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Futillity in Games

August 10, 2010

I’ve been playtesting a couple prototypes, and a problem I’ve been running up against is futillity: when it seems that a player no longer has the means to achieve victory but must continue play anyway. This comes up in a lot of games, monopoly and risk for example tend towards a stalemate, but nearly all games run across this to some degree. Depending on the game, one player might be far and away the leader in points, one player might be unable to surmount overwhealming odds, and sometimes the game sets up elimination down to the final two players, leaving everyone else to watch.

I’ve seen an unwinnable Pandemic scenario that built up in 15 minutes, and then forlornly watch the world suffer for another 30 minutes. I’ve played a game of Last Night on Earth, where the Heros got the keys, the gas, and escaped in the truck before the zombies could shake off the dirt from the grave. I love Bang the Bullet, but I have a friend who won’t play it because he’s played 3 games but hasn’t taken a single turn.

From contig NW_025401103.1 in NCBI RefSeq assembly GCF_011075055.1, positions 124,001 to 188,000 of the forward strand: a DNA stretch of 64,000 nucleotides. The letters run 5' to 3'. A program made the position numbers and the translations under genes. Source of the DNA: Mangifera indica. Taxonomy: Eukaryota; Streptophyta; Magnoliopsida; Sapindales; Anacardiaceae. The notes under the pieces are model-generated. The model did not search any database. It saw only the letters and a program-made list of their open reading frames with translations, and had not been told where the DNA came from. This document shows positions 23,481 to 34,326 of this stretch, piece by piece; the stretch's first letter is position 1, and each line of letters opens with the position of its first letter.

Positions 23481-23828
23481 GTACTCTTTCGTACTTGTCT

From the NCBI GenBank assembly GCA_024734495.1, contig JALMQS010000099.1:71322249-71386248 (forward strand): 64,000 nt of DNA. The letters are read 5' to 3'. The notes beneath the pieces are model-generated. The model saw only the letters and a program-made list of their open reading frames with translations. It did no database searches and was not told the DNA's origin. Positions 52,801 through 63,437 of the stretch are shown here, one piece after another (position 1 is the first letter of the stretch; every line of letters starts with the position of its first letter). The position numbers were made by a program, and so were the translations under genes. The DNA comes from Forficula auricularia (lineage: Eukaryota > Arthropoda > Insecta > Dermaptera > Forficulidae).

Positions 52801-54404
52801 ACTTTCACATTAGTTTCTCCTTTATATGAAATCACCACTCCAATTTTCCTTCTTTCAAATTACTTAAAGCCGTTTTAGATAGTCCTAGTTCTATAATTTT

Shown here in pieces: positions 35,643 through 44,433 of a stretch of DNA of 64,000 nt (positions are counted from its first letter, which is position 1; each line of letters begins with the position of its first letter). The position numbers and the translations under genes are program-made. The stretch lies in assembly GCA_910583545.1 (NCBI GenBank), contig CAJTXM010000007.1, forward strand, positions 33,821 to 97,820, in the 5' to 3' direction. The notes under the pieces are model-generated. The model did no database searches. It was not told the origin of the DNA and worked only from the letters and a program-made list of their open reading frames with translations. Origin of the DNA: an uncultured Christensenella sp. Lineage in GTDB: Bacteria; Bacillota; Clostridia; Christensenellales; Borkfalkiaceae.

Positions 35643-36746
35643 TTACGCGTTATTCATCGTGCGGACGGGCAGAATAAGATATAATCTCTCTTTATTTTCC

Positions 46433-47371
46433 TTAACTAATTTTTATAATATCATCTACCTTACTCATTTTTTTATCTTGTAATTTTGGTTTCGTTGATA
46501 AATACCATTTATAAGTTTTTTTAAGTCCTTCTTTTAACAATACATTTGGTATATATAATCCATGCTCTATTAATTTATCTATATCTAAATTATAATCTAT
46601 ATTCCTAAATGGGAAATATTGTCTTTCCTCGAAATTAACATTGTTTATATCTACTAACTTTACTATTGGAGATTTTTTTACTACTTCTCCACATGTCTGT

When you lose, you want the game to be over quickly thereafter. Or you want it to be uncertain who has won up to the very end of the game.

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From → Misc

One Comment
  1. Some game designers and game customers get so engaged by the theme or art of a game, they don’t pay enough attention to the game mechanics. I belong to the New York City Board Game Play Test Group, a group of mostly published board game designers who meet monthly to primarily help each other with the balance issue you mention. My personal ideal is to create games in which all players feel they have a chance of winning until the last couple of turns in the game. The solution of keeping the players’ standings hidden until the end of the game is a less desirable one, because players’ engagement also depends on being able to judge their standing during the game.

    A good example of this sort of balance is Ticket to Ride. Through accumulating during-the-game points for every route you build and by seeing how many destination tickets each player has taken and how many train cars each has left, one can estimate one’s standing without being certain until the tickets are revealed at the end of the game.

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